I am really excited to participate in my first Recipe Redux. Recipe Redux is a recipe challenge founded by registered dietitians to make dishes delicious and healthy. You will see links below to other reduxers and their recipes each month. Each month has a theme. This month is Green with Herb Envy where we are supposed to use a herb in a non-traditional way. I chose to make my version of sofrito. While many people wouldn’t say this is very traditional. It’s very outside the jar for me.
Since I am new to the redux, I want to tell you a little bit about myself and the reason I chose sofrito as my recipe. I am a Southern belle married to a Puerto Rican. We are both dietitians who met in our internship in Kentucky. We have a lot in common besides nutrition. We love our kids, Auburn Tigers (War Eagle!), SEC football season, cycling, and food! Due to our unceasing competitiveness, we have an ongoing and unspoken “who’s the best cook” challenge. He dared call me “meat lazy” a couple of years into our marriage, and it was on! To be honest, I was. I grew up on every casserole known to man. If you could cover it in cream of something soup, I did. Bless his heart, he ate so many casseroles the first year we were married. He is the expert when it came to seasoning food. He has mad meat skills and is constantly requested by my family to cook for them when they visit. It’s one of the reasons I fell for him anyway so I am really proud they love his food. He has made many dishes for me but never sofrito. I wanted to make my version of sofrito because I miss him terribly. He is in the Air Force and is currently deployed. I guess I really miss him lately because I have been making tostones and plenty of pork and rice. Sharing this with y’all makes me feel closer to him in some odd way.
So enough of the sappy stuff! You say cilantro. I say culantro. Do you know the difference between cilantro and culantro? Did you even know culantro existed or did you think it was a typo for cilantro? Well, you will now! They belong to the same family and smell very similiar, yet culantro is stronger. They also look very different. Culantro looks more like a lettuce leaf and is used in Latin and Asian cooking frequently. Cilantro is very easy to find at any grocery store. Culantro, on the other hand, can be somewhat difficult to find. I had to go to an international market to find it.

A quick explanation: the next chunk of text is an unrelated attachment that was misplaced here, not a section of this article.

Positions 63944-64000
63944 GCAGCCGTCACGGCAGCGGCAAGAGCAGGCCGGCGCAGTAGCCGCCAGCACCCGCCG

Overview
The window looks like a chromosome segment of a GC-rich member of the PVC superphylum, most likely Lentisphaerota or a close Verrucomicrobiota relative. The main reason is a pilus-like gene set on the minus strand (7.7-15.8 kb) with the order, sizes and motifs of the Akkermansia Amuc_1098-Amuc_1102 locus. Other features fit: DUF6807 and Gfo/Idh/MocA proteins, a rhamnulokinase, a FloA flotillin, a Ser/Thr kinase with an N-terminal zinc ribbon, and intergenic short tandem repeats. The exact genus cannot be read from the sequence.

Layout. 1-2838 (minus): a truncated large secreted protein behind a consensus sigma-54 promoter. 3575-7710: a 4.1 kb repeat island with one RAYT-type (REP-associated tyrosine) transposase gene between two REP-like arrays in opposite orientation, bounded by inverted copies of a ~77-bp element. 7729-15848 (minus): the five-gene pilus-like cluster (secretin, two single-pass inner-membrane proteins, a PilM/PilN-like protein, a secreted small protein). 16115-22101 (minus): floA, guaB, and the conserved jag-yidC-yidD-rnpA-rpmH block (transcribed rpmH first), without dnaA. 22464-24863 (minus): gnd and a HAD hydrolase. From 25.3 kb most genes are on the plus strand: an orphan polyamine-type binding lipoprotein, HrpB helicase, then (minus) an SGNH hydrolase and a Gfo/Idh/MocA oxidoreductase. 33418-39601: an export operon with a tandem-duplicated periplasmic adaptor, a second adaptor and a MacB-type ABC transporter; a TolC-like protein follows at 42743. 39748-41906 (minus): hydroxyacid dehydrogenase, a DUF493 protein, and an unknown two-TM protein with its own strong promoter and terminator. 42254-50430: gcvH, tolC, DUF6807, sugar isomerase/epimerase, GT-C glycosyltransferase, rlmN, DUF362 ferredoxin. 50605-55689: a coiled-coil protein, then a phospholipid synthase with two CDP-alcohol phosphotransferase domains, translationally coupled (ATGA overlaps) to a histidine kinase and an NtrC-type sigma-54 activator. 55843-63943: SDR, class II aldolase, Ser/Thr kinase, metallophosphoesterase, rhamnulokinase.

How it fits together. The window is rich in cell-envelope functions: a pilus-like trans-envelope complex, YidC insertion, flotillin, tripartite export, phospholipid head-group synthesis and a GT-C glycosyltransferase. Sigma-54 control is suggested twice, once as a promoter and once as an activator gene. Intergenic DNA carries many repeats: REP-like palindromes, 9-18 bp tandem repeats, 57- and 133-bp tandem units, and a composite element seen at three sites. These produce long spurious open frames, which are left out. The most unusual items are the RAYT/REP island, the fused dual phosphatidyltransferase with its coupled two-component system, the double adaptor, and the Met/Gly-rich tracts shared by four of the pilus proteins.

Now that you know about the difference, let me tell you about authentic Puerto Rican sofrito. Sofrito is the base for flavoring in many if not most of their dishes. It usually contains salt pork or ham along with lard or oil. It is traditional to cook it on the stove top with the vegetables and herbs to maximize flavors. Ajices dulces are the sweet peppers typically used but very hard to find. It is then used or frozen in small batches to use for other meals. My version is straight up herbs and vegetables. The flavor packs a punch without the added fat.
- 1 green pepper
- 1 red pepper
- 1 large onion
- 4 cloves of garlic
- 3 plum tomatoes
- 3 leaves of culantro
- 1/2 cup (heaping) cilantro
- Place the onion and peppers into a food processor until coarsely chopped.
- Add the remaining ingredients one at a time and process until smooth or very coarsely chopped. I like mine a little chunky
- Use in a recipe within 3 days or store in small batches in the freezer. (I use an ice cube tray.)
Now, enjoy! I used this in a roasted chicken versus traditional pork. I placed the sofrito under the skin and filled the cavity with leftover herbs, lime, onion, and garlic. I seasoned the skin with Adobo seasoning and olive oil. I cooked it at 425 degrees for 1 hour 15 minutes (depends on your bird’s weight). It was the best roasted chicken I have made yet! I can’t wait for my husband to finally get home so I can surprise him! We will also be having a discussion on why I have never experienced the homemade version until now. If you haven’t tried sofrito before, you really don’t understand the deliciousness you are missing. Forgo the jarred sofrito in the grocery store and make your own.